Public sector health in many parts of the world has been financially squeezed. Committed health workers have continued to deliver care despite those constrains. It does not mean they are happy, or that they always do the right thing with patients. Financial squeeze or not, the public sees three things: what politicians say, what they personally, or their families, have experienced, and the fiascos. A fiasco, a mismanagement, a mistake, a blunder, a failure of care of some sort, will probably make the front page of newspapers, regional or national. What these newspapers do not report is the thousands of acts of kindness and widespread good will usually present. Some of those are true heroic behaviours by a nurse or a health care assistant. Often something hardly in their job descriptions. We don’t see them, hear them. Unless, scenario number 2, you have yourself been a recent user, somebody who has experienced those most of the time invisible human acts. Even then, the small negative and disappointing moment may take more memory space than the rest.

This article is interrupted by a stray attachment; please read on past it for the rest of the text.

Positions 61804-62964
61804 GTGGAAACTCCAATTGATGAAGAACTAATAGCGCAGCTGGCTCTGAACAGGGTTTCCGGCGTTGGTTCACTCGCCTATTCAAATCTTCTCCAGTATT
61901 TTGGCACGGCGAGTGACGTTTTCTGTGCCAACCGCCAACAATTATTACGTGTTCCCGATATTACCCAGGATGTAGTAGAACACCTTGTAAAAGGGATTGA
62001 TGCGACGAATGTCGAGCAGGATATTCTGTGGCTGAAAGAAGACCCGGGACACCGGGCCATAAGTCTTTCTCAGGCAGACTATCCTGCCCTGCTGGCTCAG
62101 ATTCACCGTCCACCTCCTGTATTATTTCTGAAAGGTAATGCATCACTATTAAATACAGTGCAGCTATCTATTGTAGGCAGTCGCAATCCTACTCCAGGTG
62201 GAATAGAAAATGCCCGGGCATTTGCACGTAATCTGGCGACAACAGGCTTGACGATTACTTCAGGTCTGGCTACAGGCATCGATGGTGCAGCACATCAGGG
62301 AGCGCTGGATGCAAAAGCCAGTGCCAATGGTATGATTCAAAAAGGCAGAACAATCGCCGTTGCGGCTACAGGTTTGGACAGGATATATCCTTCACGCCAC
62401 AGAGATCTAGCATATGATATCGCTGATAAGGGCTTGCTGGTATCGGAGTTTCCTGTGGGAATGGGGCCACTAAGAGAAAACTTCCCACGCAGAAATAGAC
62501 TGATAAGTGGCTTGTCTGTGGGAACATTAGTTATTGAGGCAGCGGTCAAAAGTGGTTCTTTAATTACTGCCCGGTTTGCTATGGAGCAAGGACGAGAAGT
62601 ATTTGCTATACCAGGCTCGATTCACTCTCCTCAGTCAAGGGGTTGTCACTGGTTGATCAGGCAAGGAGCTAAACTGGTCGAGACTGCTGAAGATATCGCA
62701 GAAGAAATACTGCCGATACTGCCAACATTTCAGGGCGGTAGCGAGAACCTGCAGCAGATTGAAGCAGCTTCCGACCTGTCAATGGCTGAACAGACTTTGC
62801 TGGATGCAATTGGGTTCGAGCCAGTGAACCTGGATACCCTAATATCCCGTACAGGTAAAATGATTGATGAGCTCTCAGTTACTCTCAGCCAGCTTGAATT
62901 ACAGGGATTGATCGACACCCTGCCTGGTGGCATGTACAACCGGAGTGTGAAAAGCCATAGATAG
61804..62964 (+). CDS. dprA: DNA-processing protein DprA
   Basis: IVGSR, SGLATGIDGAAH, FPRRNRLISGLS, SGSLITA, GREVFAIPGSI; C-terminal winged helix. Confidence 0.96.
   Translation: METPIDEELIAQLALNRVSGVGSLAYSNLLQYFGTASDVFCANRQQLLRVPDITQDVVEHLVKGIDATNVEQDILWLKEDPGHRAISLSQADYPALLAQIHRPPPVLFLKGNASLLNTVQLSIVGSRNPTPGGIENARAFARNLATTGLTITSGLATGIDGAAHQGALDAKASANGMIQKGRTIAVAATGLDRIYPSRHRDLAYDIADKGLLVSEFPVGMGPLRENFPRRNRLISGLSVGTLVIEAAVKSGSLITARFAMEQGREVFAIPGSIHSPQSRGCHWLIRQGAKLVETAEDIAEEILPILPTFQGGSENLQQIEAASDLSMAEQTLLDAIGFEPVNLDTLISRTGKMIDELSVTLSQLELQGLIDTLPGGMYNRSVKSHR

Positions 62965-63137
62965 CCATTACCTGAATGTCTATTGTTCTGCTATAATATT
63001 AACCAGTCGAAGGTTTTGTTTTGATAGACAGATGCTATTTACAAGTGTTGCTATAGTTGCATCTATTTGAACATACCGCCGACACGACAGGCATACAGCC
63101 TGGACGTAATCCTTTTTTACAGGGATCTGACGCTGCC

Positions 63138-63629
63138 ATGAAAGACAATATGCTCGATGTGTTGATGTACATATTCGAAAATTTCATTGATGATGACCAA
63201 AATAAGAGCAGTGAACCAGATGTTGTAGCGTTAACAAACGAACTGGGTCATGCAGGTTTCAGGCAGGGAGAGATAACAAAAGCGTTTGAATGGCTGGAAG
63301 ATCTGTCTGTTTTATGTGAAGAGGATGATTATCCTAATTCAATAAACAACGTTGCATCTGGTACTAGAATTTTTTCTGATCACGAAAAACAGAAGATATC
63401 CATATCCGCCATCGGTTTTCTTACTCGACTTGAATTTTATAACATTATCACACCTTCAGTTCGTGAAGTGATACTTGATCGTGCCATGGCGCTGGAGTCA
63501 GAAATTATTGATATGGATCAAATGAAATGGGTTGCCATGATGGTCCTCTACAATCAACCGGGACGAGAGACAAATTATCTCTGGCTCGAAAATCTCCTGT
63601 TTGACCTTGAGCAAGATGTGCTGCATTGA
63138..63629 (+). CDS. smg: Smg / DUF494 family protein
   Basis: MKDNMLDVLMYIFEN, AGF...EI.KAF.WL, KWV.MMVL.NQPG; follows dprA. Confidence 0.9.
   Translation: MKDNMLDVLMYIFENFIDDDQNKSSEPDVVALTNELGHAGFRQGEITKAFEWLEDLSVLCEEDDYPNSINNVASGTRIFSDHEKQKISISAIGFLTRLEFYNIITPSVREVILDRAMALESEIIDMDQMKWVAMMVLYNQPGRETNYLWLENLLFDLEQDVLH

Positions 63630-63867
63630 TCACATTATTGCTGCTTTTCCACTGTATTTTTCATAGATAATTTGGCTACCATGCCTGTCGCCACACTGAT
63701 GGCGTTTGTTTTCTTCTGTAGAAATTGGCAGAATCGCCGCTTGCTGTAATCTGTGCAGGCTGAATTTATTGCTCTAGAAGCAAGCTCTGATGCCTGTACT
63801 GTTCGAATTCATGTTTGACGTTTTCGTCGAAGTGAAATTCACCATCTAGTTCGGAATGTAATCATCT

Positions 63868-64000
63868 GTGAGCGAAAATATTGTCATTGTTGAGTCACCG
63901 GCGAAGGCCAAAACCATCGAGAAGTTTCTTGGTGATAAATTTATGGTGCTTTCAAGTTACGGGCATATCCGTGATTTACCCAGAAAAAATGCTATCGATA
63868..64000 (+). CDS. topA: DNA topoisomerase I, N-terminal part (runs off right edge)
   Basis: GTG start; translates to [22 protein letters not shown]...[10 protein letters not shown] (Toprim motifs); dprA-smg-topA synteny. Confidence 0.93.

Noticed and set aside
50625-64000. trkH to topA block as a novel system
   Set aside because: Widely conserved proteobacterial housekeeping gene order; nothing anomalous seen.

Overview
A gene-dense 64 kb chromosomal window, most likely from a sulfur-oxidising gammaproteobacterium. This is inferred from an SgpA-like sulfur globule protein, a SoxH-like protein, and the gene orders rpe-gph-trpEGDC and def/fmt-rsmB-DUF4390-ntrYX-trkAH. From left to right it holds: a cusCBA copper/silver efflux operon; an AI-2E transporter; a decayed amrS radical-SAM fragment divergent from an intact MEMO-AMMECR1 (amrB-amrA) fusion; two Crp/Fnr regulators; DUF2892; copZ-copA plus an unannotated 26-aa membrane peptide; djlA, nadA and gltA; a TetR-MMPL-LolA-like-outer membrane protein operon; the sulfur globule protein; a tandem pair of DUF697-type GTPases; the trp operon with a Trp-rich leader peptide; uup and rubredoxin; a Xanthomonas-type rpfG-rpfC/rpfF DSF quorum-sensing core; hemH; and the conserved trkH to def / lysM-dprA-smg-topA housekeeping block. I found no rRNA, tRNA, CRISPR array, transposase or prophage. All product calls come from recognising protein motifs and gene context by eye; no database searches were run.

Even more biased towards what is negative is the Safety sector. The whole Health and Safety line of work is based by definition on avoiding incidents and accidents. That is the language, the processes, the training, the discipline. The parameters you see are the visible number of problems, less or more, or progressively less if things go well. Nothing wrong with this. But for each unsafe event there are perhaps thousands of safe ones. The system is not geared towards seeing them and learning from them, but how to avoid the negative. The negative takes the airtime, the positive is taken for granted.
This airtime taken over by the negative is inevitable. But, speaking with my hat on as organization architect, there is a whole line of rich work, cultural shaping, designing of better organizations, that is based upon uncovering the invisible and unpacking the goodness. In behavioural terms, you need to know what happens underneath those acts of kindness or those safe day-to-day practices. This is a much better source of insight and a much more fruitful strategy to scale up the positive behaviours.
Uncovering the invisible: social anthropology, cultural shaping, designing the new organization of the future. This is the first step of that Camino.
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